If you have ovarian cancer or are close to someone who does, knowing what to expect can help you cope.
Cancer starts when cells in the body begin to grow out of control. Cells in nearly any part of the body can become cancer and spread.
Ovarian cancers were previously believed to begin only in the ovaries. Still, recent evidence suggests that many ovarian cancers may start in the cells in the far (distal) end of the fallopian tubes.
The ovaries are mainly made up of 3 kinds of cells. Each type of cell can develop into a different type of tumor. Some of these tumors are benign (non-cancerous) and never spread beyond the ovary. Malignant (cancerous) or borderline (low malignant potential) ovarian tumors can spread (metastasize) to other parts of the body and can be fatal.
We don’t yet know precisely what causes most ovarian cancers. We know some factors that make a woman more likely to develop epithelial ovarian cancer. Much less is known about risk factors for germ cell and stromal tumors of the ovaries.
The most recent and essential finding about the cause of ovarian cancer is that it starts in cells at the tail ends of the fallopian tubes and not necessarily in the ovary itself. This new information may open more research studies to prevent and screen for this type of cancer.
There are many theories about the causes of ovarian cancer. Some of them came from looking at the things that change the risk of ovarian cancer. For example, pregnancy and taking birth control pills to lower the risk of ovarian cancer. Since both of these things reduce the number of times the ovary releases an egg (ovulation), some researchers think there may be some relationship between ovulation and the risk of developing ovarian cancer.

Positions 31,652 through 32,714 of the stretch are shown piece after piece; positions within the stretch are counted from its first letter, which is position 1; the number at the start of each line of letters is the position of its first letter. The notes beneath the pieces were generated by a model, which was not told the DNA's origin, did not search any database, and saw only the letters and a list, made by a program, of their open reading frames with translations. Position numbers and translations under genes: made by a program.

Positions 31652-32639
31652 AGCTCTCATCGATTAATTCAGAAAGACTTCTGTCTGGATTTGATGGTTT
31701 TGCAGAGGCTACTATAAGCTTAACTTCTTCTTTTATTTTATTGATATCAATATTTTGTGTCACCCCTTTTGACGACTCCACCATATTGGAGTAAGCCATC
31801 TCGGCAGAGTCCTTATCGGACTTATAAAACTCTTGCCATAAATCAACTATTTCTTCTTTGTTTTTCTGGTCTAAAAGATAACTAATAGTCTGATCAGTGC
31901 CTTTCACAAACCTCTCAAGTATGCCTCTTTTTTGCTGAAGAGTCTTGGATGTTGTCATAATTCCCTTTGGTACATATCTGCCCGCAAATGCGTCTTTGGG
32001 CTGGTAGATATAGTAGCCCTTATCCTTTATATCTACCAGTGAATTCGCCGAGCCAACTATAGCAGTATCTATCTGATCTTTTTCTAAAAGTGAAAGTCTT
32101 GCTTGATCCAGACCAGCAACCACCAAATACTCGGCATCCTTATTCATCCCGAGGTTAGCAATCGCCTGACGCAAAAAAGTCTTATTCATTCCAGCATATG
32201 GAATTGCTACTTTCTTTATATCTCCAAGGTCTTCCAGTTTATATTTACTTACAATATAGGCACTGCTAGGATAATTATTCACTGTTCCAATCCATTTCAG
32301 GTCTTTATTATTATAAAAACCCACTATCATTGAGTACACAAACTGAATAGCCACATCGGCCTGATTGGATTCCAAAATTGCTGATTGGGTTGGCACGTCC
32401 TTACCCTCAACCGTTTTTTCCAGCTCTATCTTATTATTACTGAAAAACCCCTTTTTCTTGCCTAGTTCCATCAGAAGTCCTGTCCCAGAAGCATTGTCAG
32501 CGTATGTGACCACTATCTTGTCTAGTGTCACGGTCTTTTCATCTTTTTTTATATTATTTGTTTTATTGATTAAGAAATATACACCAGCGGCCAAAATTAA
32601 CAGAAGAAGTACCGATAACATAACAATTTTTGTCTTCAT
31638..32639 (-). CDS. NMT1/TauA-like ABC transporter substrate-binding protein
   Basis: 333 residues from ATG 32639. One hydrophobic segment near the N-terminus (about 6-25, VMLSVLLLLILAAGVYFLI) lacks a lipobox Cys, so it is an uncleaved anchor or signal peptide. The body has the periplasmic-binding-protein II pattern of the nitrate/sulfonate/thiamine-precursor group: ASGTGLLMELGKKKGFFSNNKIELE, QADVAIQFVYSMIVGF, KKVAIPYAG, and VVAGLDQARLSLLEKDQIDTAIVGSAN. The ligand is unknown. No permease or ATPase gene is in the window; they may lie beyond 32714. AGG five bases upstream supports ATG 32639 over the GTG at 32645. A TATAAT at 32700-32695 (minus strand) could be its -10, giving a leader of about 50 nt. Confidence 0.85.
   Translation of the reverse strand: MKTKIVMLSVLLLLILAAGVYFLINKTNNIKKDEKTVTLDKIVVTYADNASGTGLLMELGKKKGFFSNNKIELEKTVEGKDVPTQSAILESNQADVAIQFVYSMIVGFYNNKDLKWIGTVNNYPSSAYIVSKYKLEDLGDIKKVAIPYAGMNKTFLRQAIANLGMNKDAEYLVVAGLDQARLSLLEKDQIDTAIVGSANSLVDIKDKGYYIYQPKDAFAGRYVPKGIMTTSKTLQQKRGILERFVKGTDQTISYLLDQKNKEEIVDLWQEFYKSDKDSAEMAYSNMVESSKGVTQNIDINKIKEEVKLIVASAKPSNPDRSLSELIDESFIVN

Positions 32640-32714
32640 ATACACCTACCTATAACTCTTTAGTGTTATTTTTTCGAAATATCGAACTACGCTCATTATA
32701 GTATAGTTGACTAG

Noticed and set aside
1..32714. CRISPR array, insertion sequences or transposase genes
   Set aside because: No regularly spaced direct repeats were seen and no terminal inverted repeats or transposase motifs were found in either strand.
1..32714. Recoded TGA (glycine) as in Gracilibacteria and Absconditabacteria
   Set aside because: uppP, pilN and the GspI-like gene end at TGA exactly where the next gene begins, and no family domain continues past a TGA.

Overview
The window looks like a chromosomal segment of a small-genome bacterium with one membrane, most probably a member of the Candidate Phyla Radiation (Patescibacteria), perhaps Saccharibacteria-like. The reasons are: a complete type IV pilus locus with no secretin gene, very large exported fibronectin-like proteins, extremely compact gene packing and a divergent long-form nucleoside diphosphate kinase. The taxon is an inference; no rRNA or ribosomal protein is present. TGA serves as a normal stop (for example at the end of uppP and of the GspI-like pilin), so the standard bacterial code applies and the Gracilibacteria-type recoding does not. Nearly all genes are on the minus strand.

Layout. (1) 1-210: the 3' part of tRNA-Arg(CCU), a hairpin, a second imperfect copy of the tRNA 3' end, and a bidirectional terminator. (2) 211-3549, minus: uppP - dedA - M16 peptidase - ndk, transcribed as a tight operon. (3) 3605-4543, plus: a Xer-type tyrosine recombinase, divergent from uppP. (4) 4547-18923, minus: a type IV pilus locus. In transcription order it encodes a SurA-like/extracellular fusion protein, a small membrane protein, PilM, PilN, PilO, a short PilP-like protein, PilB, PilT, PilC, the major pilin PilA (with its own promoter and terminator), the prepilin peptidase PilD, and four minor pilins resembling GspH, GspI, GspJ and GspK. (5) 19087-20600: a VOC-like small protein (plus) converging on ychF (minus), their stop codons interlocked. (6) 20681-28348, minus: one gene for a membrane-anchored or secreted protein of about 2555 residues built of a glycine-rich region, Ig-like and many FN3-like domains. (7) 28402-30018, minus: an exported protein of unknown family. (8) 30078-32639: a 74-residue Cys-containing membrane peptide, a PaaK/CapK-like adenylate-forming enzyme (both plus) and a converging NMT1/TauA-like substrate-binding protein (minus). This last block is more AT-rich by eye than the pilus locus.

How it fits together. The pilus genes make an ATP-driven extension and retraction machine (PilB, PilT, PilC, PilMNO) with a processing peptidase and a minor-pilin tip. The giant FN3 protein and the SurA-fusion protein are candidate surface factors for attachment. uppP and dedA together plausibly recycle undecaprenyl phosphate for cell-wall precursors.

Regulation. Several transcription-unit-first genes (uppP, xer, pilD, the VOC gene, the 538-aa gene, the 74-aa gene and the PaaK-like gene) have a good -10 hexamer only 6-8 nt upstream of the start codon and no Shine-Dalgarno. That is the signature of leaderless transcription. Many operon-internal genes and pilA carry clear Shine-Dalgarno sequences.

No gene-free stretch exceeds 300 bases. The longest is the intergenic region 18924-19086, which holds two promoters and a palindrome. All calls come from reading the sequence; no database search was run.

Also, we know that tubal ligation and hysterectomy lower the risk of ovarian cancer. One theory to explain this is that some cancer-causing substances may enter the body through the vagina and pass through the uterus and fallopian tubes to reach the ovaries. This would explain how removing the uterus or blocking the fallopian tubes affects ovarian cancer risk.
Another theory is that male hormones (androgens) can cause ovarian cancer.
A risk factor is anything that increases your chance of getting a disease like cancer. Some risk factors, like smoking, can be changed. Others, like a person’s age or family history, can’t be changed. Listed below are all risk factors:
You can reduce your risk of developing the most common type of ovarian cancer, epithelial ovarian cancer. Much less is known about ways to lower the risk of developing germ cell and stromal tumors of the ovaries, so this information does not apply to those types. It is essential to realize that some of these strategies only lower your risk slightly, while others reduce it. Some plans are easily followed, and others require surgery. If you are concerned about your risk of ovarian cancer, talk to your health care professionals. They can help you consider these ideas as they apply to your situation.
Ovarian cancer may cause several signs and symptoms. Women are more likely to have symptoms of the disease has spread, but even early-stage ovarian cancer can cause them. The most common symptoms include:
These symptoms are also commonly caused by benign (non-cancerous) diseases and by cancers of other organs. When they are caused by ovarian cancer, they tend to be persistent and a change from normal − for example, they occur more often or are more severe. These symptoms are more likely to be caused by other conditions, and most of them occur just about as often in women who don’t have ovarian cancer. But if you have these symptoms more than 12 times a month, see your doctor so the problem can be found and treated if necessary.
Other symptoms of ovarian cancer can include:
If you are experiencing any of these symptoms, please see your healthcare professional.
The two systems used for staging ovarian cancer, the FIGO (International Federation of Gynecology and Obstetrics) system and the AJCC (American Joint Committee on Cancer) TNM staging system, are the same.
They both use three factors to stage (classify) this cancer:
Numbers or letters after T, N, and M provide more details about each factor. Higher numbers mean the cancer is more advanced. Once a person’s T, N, and M categories have been determined, this information is combined in a process called stage grouping to assign an overall stage.